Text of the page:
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NeuroQure Targets Earlier Autism Detection

A skin sample could detect autism spectrum disorder (ASD) in children as early as when they’re newborns, allowing for earlier treatment.

NeuroQure, an Irvine-based biotech startup, acquired a patent portfolio last month from the University of California, Irvine’s Center for Autism Research and Translation (CART) with this patented technique.

“The investment that we’ve made in this technology reflects the potential impact that these patents have on advancing the field of autism diagnostics and treatment,” Chief Executive Dave Justus told the Business Journal.

The portfolio contains over eight years of research developed by John Gargus, co-founder and scientist at NeuroQure, during his tenure as director of CART.

With the acquisition of the patents, NeuroQure says it’s on track to bring a set of diagnostic tools for ASD to market sometime this year.

Terms of the acquisition were undisclosed.

Patented Technique

The average age of ASD diagnosis in the U.S. is 5 years old, according to Justus.

“Current diagnostic technologies are either delivered too late or are not accurate,” he said.
NeuroQure’s patented calcium signaling technique is said to have an 85% accuracy rate for determining probability for ASD within a few weeks of birth.

The technique was developed at UCI’s CART, which launched in 2012 with $14.8 million in funding from the William & Nancy Thompson Family Foundation and the Children & Families Commission of Orange County.

The research in the patents centers around the neuroscience behind an ASD diagnosis.
Calcium plays a large role in neurons communicating with one another. This calcium signaling process also drives a host of other cell functions related to learning and memory, among others.

Children with a high probability for ASD were seen to have a low calcium signal, according to Gargus.

Gargus and his team discovered that you could see this mechanism not just in neurons but also skin cells from biopsies or discarded foreskin, a readily available resource for researchers.

“It’s exactly the kind of cells we need and right now they just throw it in the garbage can,” Gargus said.

While there is no known cure for ASD, Justus says it is treatable.

The other half of NeuroQure’s mission focuses on treatments for ASD in addition to diagnostics.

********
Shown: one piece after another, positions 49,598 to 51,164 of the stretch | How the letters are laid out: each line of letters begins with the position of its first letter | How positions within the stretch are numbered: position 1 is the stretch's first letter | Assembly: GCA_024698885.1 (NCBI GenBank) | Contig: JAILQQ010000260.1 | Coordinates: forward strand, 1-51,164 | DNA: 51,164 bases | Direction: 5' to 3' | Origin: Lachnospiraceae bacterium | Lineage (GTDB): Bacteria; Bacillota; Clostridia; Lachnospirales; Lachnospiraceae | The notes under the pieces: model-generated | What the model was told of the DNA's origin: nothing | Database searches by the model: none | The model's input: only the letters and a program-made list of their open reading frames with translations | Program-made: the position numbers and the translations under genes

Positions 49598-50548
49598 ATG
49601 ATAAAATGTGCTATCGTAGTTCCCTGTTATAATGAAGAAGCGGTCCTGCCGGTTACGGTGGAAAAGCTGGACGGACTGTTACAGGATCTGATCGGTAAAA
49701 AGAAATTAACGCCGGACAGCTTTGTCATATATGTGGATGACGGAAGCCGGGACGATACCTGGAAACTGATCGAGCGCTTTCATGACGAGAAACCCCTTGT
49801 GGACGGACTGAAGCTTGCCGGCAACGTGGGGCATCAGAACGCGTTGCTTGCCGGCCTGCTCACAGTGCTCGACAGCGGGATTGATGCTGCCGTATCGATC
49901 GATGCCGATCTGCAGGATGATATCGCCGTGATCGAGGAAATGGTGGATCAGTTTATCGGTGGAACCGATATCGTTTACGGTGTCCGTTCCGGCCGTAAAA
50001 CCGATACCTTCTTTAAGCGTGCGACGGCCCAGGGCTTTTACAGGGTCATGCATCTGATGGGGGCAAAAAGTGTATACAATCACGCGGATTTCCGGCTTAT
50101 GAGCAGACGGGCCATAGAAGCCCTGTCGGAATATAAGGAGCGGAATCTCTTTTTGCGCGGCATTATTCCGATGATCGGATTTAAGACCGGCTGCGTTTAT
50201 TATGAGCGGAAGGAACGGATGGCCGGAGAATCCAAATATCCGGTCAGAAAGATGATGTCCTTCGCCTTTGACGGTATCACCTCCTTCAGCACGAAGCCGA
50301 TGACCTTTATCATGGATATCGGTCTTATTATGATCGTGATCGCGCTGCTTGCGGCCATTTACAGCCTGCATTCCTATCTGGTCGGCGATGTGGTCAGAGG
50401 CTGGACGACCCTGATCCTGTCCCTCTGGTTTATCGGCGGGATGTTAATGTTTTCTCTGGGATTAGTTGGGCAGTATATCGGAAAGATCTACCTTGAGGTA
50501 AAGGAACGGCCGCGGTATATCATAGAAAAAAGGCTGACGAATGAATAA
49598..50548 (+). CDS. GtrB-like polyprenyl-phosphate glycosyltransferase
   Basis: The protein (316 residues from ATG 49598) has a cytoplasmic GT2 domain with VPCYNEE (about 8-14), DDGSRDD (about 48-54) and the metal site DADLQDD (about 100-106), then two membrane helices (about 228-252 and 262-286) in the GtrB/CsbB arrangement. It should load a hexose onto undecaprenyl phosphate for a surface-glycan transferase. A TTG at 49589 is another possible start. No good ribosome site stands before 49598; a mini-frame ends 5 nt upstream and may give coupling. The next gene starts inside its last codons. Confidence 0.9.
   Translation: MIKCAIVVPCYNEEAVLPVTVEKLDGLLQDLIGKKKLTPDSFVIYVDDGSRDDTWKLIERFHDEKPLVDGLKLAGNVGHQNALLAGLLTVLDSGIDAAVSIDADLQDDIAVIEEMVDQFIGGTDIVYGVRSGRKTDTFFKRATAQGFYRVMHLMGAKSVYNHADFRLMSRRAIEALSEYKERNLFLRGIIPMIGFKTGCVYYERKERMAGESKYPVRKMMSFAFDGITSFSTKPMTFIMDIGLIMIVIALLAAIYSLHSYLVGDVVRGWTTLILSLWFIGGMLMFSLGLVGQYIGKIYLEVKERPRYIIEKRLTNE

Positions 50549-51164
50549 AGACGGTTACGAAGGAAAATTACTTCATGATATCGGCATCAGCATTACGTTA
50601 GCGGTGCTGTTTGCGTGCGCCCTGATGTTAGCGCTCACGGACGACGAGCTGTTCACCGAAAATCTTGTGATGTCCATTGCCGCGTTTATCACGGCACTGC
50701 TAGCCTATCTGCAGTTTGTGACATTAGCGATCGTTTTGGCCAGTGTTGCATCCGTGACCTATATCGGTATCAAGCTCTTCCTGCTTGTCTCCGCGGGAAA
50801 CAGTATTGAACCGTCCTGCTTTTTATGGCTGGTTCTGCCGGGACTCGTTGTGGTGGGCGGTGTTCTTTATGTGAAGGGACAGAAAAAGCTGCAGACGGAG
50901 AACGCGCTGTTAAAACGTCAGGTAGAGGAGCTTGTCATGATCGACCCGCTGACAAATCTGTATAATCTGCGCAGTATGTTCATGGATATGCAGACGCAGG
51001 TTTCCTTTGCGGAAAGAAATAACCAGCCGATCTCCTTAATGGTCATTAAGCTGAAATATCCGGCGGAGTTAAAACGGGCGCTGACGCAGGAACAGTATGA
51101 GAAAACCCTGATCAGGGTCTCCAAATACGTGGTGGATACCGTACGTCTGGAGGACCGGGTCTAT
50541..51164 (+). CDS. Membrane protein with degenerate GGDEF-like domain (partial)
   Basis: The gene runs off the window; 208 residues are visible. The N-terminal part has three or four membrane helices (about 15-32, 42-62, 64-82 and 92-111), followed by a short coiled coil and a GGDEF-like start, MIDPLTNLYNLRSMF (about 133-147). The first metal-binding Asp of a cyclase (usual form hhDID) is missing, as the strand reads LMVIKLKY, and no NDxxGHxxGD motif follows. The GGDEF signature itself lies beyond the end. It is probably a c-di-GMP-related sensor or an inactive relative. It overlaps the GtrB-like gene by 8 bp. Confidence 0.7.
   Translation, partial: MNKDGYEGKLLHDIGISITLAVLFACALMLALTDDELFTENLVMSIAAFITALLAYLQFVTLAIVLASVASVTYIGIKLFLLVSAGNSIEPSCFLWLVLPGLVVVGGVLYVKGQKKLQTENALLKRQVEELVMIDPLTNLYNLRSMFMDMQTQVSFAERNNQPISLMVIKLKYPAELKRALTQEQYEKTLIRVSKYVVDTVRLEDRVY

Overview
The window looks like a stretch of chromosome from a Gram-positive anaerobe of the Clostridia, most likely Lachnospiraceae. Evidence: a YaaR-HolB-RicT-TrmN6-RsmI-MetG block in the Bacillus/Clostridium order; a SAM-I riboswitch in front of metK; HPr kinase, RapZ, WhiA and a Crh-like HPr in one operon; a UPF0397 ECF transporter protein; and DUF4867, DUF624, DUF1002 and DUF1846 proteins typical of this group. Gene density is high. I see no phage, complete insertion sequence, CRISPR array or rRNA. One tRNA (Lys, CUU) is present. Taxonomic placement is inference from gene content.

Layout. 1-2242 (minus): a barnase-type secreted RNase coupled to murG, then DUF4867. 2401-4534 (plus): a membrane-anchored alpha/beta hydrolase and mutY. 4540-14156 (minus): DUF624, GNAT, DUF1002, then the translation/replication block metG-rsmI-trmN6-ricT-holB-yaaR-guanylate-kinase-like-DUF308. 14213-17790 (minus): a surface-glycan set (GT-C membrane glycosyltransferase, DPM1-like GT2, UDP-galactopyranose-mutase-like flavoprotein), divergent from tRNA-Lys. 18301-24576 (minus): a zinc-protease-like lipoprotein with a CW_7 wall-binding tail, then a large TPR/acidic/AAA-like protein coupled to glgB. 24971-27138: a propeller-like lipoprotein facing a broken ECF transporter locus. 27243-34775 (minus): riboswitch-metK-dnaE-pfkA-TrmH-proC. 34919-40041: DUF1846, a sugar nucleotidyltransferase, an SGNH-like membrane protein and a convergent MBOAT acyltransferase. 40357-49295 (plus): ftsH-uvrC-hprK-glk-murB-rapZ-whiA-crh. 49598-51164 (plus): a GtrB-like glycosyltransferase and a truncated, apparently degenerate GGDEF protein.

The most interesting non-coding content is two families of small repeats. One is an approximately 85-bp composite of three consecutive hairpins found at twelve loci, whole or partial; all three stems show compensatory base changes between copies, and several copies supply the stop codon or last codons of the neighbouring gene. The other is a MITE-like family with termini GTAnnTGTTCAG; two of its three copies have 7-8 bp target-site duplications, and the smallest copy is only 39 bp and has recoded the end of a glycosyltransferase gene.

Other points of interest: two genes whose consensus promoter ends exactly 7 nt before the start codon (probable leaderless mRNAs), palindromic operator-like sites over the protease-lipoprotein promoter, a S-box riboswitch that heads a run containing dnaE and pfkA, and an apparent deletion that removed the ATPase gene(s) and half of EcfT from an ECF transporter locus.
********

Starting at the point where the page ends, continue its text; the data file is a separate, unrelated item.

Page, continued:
NeuroQure works with nonprofit organizations like The Autism Community in Action that provides education and support to individuals and their families post-diagnosis.

“The earlier that treatment begins, the better the outcomes for the children and families affected by this disorder,” Justus said.

Tebra CFO

Prior to NeuroQure, Justus spent his career growing software companies and sold three businesses in the last 15 years.

He brings five years of experience as former chief financial officer for Newport Beach-based healthcare software company Tebra Technologies Inc., previously Kareo Inc., where he helped increase the company’s valuation from $196 million to over $1 billion.

Justus made the decision to leave Tebra to start NeuroQure with Gargus early last year.
“I think this is the culmination of my life’s work, combining my passions for technology and healthcare,” Justus said.

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Sonia Chung
Sonia Chung
Sonia Chung joined the Orange County Business Journal in 2021 as their Marketing Creative Director. In her role she creates all visual content as it relates to the marketing needs for the sales and events teams. Her responsibilities include the creation of marketing materials for six annual corporate events, weekly print advertisements, sales flyers in correspondence to the editorial calendar, social media graphics, PowerPoint presentation decks, e-blasts, and maintains the online presence for Orange County Business Journal’s corporate events.
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